Gary B Thompson assesses the issue of the information literacy mandates for HE by the regional accreditation commissions. There is increasing pressure on HE to prepare their students for independent and lifelong learning, and libraries are viewed as an integral part of the curriculum.
In order to achieve this librarians must shift their focus. They must alter their traditional teaching methods and adopt teaching methods used by academics with more discussion, group projects, guided exercises and Web‐based modules. They should offer examples of best practice in terms of integrating information literacy into the curriculum. Perhaps organising joint workshops where librarians offer instruction to teaching staff on using electronic resources will allow teaching staff to share their expertise in learning and teaching. Collaboration is the key to the successful integration of information literacy into HE.
Hannelore B. Rader concludes the issue with a comprehensive literature review spanning 1973‐2002. This confirms the picture painted by the articles in this issue. Information literacy as a concept and an approach to learning and teaching, has gained ascendancy in the last ten years coinciding with the vast increase in electronic information sources and the emphasis on independent and lifelong learning in education. Whereas in the 1970s effort was concentrated on a particular geographic spread, the 1990s has seen a more global picture.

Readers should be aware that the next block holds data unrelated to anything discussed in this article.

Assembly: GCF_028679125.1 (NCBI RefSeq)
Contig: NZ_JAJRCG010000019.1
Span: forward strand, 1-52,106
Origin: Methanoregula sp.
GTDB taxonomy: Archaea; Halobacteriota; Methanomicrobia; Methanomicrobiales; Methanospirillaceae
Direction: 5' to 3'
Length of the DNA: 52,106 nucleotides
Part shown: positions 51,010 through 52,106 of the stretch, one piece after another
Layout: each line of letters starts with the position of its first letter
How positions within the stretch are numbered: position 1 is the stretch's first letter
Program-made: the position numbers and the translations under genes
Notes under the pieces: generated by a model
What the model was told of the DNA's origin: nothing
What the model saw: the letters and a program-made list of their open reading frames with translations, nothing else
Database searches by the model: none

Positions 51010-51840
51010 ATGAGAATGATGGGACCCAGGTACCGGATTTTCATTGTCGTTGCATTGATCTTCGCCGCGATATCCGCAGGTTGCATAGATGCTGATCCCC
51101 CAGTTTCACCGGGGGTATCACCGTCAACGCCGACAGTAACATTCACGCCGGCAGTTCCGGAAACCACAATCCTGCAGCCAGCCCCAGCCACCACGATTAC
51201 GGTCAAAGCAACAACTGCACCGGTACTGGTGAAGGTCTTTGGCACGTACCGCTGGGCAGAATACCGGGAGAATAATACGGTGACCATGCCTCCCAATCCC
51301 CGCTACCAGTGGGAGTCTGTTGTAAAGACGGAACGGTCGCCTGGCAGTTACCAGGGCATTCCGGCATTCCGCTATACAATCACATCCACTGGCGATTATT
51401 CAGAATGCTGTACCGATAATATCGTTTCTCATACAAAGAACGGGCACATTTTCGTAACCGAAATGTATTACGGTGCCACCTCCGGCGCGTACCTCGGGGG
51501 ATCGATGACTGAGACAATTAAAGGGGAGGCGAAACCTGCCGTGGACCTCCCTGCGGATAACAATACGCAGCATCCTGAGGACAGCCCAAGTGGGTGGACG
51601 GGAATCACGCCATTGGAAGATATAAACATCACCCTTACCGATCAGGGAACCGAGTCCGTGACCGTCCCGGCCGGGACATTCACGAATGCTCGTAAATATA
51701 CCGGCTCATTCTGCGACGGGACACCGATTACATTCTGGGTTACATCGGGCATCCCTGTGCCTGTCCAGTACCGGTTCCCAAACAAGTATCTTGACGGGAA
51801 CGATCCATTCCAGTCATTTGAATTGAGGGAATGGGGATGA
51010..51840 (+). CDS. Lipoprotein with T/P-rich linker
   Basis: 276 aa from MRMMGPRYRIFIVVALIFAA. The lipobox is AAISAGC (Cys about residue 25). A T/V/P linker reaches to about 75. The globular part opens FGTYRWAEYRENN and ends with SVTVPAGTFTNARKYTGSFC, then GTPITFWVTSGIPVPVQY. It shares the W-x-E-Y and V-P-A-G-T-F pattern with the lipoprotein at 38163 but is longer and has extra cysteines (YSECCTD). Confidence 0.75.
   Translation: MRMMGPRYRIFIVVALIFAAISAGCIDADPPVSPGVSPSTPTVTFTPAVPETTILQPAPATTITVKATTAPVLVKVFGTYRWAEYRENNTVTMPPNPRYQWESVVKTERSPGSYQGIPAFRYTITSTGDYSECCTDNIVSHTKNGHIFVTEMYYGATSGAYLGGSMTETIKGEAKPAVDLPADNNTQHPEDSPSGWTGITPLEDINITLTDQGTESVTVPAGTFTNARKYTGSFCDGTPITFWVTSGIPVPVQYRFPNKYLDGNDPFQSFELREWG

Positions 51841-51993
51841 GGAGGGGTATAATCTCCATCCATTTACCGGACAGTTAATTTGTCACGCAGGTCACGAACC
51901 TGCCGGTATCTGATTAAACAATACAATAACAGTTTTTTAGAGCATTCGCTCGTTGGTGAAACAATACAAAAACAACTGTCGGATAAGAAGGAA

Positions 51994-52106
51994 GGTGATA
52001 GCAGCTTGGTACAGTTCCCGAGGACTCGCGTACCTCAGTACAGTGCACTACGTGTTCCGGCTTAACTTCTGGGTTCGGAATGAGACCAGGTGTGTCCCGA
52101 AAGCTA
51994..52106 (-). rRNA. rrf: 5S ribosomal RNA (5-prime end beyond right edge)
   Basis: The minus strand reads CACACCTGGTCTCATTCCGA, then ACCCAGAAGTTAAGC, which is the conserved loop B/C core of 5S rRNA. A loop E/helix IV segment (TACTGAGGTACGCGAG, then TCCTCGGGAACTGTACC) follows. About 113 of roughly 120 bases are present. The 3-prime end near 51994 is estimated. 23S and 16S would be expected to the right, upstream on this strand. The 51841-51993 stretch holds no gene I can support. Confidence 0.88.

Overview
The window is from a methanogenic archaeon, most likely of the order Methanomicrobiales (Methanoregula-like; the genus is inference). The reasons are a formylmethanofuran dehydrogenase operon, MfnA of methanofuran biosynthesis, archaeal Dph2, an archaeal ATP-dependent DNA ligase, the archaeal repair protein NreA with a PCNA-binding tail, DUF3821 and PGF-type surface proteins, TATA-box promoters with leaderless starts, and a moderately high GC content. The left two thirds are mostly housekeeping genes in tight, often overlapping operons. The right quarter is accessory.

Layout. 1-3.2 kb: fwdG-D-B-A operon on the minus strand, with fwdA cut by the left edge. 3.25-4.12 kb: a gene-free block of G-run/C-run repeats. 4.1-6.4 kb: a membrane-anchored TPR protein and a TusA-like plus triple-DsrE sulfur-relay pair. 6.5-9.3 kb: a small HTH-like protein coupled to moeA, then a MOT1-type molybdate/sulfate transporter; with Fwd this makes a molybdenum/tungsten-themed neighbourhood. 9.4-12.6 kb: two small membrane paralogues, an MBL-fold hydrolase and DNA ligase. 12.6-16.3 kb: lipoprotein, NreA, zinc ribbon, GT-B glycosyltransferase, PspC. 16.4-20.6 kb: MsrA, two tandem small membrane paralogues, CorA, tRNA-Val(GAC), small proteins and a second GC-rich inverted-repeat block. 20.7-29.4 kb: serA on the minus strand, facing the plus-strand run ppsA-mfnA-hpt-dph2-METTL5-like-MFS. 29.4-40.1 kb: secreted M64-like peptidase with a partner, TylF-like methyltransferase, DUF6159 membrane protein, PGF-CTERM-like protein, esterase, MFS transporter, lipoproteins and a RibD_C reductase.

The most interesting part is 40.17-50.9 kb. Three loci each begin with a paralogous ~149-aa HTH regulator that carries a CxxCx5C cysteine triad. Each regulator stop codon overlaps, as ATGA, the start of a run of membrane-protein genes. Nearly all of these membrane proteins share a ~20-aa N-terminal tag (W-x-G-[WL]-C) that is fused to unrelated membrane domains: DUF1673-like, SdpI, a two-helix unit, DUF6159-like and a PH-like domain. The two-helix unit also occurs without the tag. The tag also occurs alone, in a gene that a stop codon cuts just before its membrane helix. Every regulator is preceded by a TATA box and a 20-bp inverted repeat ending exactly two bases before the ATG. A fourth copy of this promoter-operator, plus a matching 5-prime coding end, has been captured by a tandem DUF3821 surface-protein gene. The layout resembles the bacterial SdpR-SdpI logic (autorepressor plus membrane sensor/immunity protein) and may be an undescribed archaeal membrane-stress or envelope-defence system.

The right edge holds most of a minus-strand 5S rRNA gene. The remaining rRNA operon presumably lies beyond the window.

Concern with information literacy is still predominantly within the HE sector where there has been a lot of progress. This is particularly true in terms of the number of useful websites and online guides created by librarians. Rader presents a useful list of these. Interestingly the literature also shows that interest in information literacy has spread beyond academia to industry. Business and industry leaders are beginning to recognise the value of such skills. The overarching conclusion from the literature review is that this is an important issue with far‐reaching effects on society as a whole, and that librarians must position themselves to take up the challenge that this poses.
This special issue of the journal collects together a useful selection of articles presenting an insight into information literacy in the current climate worldwide. Of particular interest to librarians and academic staff are the case studies of information literacy courses and Rader's excellent literature review.